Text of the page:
Things Havoc disliked: Of all the five main leads, I wasn't wildly fond of Kristen Connoly, who seemed a bit too worldly to be playing the character she was (the bookish shy girl). As I said, everyone's archetype is twisted here to round them out and make them actual interesting characters, but I thought her rounding wasn't done as well as everyone else's, and that her performance as a result felt less real. This may be a factor of the high standard to which she is being compared, but it did stick out.

More importantly, and you all must forgive me for being coy on this subject, I did not find the ending of the film to be satisfying. I understand where it comes from, given the irreverent disembowelment of the usual rotes of the genre, and I certainly can't accuse the movie of either failing to make sense logically or failing to have the courage of its convictions. But given the characters that we've been presented with, and their general likeability, the decisions made at the end of the film struck me as very off-putting, a case of the screenwriters ceasing to simply wink at the audience and stepping out from behind their curtain. That can work sometimes (Inglorious Basterds for instance), when the film's tone has lent itself to the decisions made at the end of the movie, but as the tone, detached as it was, did not establish itself properly in this case, I felt the ending was a let-down. Your mileage may vary.

Final thoughts:    I've been surprised by the quality of movies before, but rarely have I been as surprised as this. The Cabin in the Woods transcends its genre, indeed it may transcend all genres, and stands as a film that I can unhesitatingly recommend not only to aficionados of Horror (of which I am not), but to any moviegoer mired in the still-lingering doldrums and looking for something different to see (of which I definitely am). Say what you will about Joss Whedon's quality as a storyteller, the man knows how to produce daring and even riveting work, and here has generated a true masterpiece, one that, if there is any justice in the world, will easily displace Scream as the archetype of a truly modern horror film.

Final Score:  8.5/10

Tuesday, April 24, 2012

The Raid: Redemption

Alternate Title:  Ass Kicking, The Game: The Movie

One sentence synopsis:  An Indonesian SWAT officer must fight his way through an apartment complex filled with the minions of an evil drug lord.

Things Havoc liked:  There is a part of me that appreciates the premise of a movie like this. One man is required for arbitrary reasons to beat the hell out of an entire army of bad guys using only his guns, melee weapons, and martial art fighting skills. A movie that has no pretensions of being anything except precisely what it is: a showcase for violence in the most cinematic style conceivable. There is a place in my heart for this sort of film, and I went into it expecting to see awesomeness.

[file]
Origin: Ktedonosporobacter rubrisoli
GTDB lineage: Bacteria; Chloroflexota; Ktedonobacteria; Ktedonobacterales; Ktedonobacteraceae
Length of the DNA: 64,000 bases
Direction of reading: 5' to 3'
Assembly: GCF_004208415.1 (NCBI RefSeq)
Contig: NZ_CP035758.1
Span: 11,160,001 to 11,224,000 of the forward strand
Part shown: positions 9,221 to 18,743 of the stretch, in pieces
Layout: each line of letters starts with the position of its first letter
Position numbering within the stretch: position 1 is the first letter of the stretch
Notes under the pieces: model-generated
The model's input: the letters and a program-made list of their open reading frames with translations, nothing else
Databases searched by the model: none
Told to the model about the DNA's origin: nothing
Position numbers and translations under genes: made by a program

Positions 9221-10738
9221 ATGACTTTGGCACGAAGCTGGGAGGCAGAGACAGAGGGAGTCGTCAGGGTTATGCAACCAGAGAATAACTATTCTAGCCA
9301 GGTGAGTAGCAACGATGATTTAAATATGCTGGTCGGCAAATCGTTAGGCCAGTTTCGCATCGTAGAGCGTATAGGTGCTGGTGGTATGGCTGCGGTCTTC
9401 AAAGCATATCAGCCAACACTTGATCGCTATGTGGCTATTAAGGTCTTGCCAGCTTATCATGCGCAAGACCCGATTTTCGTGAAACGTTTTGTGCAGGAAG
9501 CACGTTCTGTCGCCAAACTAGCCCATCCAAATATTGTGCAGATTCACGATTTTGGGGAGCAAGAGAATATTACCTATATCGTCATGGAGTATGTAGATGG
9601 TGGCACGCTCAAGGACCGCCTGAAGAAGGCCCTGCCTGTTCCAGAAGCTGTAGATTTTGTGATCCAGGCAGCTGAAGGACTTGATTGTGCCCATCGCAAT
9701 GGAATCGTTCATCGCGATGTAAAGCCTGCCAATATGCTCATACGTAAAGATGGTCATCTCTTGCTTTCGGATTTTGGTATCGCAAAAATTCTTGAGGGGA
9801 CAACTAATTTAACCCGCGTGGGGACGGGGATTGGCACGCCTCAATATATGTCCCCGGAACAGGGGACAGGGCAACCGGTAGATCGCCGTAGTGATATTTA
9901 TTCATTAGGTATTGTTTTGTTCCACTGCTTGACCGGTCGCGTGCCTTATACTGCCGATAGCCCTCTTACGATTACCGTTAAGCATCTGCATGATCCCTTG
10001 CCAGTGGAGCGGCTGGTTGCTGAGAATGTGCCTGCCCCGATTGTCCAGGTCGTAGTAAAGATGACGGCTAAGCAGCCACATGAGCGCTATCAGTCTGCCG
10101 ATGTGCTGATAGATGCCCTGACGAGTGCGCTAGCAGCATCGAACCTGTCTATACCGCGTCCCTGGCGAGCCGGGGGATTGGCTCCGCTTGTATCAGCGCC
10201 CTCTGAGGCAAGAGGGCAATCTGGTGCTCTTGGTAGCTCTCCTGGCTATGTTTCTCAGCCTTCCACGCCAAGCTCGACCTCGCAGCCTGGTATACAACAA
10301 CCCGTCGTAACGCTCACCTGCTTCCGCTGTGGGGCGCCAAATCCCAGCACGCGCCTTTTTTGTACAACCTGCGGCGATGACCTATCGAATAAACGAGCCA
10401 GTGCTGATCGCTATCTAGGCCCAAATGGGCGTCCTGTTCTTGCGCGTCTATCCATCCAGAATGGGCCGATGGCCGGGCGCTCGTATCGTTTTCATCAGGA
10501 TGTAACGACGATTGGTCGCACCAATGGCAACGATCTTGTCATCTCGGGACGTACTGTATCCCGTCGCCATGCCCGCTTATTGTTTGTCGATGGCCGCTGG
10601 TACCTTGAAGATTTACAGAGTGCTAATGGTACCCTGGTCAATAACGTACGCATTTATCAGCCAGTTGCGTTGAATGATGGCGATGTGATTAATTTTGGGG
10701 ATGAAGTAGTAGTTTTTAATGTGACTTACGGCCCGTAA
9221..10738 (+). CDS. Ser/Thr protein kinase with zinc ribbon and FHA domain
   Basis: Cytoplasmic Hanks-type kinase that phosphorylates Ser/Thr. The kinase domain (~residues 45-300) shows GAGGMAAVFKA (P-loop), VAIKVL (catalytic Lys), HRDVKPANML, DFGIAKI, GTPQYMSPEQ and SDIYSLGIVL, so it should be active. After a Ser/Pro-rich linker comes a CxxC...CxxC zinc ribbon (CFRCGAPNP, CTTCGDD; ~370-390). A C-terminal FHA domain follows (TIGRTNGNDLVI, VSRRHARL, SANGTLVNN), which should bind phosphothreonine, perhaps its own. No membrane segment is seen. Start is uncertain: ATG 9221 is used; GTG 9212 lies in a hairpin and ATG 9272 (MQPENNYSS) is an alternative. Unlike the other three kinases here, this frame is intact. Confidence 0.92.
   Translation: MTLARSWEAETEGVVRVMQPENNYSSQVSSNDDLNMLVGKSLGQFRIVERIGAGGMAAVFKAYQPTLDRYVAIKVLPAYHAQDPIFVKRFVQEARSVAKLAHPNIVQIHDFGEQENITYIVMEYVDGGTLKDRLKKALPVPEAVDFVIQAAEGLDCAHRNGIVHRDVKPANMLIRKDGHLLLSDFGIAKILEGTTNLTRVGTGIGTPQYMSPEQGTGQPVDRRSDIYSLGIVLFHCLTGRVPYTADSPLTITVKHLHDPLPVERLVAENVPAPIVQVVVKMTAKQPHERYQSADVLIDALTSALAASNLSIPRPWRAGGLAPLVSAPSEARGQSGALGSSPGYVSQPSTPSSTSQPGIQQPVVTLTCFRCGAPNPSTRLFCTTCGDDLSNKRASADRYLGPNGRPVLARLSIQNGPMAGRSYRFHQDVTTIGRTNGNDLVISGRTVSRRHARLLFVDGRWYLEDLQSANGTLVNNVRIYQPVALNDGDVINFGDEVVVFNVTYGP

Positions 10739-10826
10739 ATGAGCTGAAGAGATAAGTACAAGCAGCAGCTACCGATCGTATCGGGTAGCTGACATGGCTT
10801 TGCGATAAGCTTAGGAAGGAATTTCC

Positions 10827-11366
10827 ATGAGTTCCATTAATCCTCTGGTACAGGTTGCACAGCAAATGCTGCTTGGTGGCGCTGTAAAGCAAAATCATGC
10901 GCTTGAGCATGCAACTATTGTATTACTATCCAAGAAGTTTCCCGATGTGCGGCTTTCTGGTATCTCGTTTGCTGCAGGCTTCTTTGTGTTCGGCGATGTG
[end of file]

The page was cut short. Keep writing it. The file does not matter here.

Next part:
The Raid is an Indonesian production, designed to showcase the panoply of indigenous martial arts known as Pencak Silat, a catch-all term for a series of martial arts practiced throughout the Indonesian islands. I can't say that I can tell the difference between Silat and other south-east-asian martial arts, but then I don't suppose I need to. Indo-chinese martial arts are infamous for their brutal, vicious deadliness, with many limbs being snapped in horrible, acrobatic fashions. This movie provides more than enough opportunities to showcase Silat in all its gory glory, as our hero proceeds from assault rifles to guns to melee weapons to bare fists, destroying a metric horde of enemies in every conceivable manner. Action sequences are varied and high-energy, showcasing the skills of our hero (Iko Uwais) over those of his sufficiently dastardly enemies. If Uwais is attempting to make it as an action movie star, this film should give him plenty of bragging rights, for he definitely comes across as a sufficiently bad dude here.

Of course a hero is nothing if not pitted against sufficiently nasty antagonists, and this movie establishes several excellent ones, particularly the inventively-named "Mad Dog" (Yayan Ruhian), a reasonably small man who exhibits terrifying skill at demolishing those people who cross his path. Several other antagonists, including a terrifying-looking man with a machete whose name I have been unable to determine, serve as excellent foils for our heroes efforts to smash his way through every floor of the run-down apartment building. All of these men perform stunt-work that is truly impressive, and succeed in selling the ruthless, brutal violence that the movie uses as its raison-d'etre.